Tax Rates on Wealthy Decline

There has been a lot of discussion on this page recently about tax policies and how they impact behavior. A great example of this is provided by the relatively low rate dividends and long-term capital gains are taxed at. From the Wall St. Journal:
"Effective tax rates fell for high-income households in 2010, continuing a long-term trend that is fueling momentum for rewriting tax rules.

The Internal Revenue Service said in a report released Wednesday afternoon that average effective tax rates — the percentage a taxpayer actually pays after deductions and other breaks — fell for every income group above $500,000. The decreases were largest for the top category, households with income exceeding $10 million. The average rate fell for that group to 20.7% from 22.4% in 2009.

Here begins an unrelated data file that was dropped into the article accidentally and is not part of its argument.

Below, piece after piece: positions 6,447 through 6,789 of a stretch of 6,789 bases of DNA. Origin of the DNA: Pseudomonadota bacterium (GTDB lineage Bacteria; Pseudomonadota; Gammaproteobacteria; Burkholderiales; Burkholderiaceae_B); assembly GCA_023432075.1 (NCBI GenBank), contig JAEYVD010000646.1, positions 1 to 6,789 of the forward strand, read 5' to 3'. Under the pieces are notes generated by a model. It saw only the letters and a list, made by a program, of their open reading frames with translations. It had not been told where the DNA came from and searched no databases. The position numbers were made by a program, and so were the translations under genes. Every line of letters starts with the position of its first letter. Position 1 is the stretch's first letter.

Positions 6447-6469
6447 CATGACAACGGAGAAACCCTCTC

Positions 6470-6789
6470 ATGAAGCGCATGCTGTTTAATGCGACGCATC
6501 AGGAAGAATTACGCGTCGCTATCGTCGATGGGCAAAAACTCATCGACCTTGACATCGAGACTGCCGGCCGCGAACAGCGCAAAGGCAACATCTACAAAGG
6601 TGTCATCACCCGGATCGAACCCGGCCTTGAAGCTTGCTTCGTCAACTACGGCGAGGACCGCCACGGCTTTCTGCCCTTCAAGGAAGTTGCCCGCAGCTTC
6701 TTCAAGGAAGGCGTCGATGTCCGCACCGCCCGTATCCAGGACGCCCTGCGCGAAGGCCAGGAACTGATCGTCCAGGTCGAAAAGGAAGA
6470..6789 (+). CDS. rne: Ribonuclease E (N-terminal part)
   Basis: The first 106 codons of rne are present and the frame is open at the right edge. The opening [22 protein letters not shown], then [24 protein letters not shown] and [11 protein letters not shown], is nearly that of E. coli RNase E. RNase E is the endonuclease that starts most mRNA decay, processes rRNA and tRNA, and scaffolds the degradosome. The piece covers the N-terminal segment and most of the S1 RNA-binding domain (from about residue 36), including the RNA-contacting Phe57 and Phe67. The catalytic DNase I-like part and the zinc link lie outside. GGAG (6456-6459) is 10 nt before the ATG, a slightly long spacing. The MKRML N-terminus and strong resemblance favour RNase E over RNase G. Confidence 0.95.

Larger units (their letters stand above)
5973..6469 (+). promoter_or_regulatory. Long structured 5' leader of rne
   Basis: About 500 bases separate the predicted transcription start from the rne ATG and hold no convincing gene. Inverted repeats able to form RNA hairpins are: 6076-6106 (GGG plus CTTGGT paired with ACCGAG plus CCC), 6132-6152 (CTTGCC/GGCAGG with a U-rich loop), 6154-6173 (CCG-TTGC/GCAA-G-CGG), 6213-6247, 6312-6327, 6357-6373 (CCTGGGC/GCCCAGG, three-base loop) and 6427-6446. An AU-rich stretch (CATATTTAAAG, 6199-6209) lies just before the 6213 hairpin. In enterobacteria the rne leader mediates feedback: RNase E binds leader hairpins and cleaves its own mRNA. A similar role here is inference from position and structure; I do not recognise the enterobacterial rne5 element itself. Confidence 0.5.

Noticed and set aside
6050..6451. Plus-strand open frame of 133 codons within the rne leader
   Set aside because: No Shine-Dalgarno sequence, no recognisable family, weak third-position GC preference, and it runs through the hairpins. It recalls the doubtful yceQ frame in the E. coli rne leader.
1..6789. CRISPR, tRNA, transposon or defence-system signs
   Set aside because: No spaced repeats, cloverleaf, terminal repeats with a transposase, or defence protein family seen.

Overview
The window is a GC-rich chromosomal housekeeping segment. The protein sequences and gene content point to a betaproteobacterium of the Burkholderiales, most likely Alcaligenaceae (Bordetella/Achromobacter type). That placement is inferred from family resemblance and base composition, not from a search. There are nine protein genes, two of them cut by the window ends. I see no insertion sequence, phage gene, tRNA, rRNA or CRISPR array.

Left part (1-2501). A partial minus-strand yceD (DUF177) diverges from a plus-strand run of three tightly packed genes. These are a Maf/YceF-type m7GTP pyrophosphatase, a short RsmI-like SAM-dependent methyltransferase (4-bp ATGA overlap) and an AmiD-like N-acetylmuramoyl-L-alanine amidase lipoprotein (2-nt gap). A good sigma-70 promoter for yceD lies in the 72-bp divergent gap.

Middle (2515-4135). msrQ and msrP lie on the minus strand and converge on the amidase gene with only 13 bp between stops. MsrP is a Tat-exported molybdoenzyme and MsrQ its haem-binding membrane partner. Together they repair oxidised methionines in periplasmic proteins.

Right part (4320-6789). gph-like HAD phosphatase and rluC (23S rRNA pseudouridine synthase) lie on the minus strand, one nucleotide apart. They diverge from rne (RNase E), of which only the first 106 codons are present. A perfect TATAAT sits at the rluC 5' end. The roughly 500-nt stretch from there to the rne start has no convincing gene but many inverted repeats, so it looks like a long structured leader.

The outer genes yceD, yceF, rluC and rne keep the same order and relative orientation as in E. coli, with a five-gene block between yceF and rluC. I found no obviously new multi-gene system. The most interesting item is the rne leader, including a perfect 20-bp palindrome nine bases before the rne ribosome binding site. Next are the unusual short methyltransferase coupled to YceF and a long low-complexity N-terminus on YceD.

The reason for the drop in average tax rates is no secret: It’s the special 15% top rates for capital gains and dividends that President George W. Bush pushed through. In 2009, taxpayers with incomes exceeding $10 million reported 35.8% of their income as capital gains and dividends. That rose to 48.5% for 2010."
While it can certainly be argued that these low rates stimulate investment, and thus, the broader economy, it is also becomingly increasingly difficult for the rich to claim that they are over-taxed with information like the above taking up column space...

No comments:

Post a Comment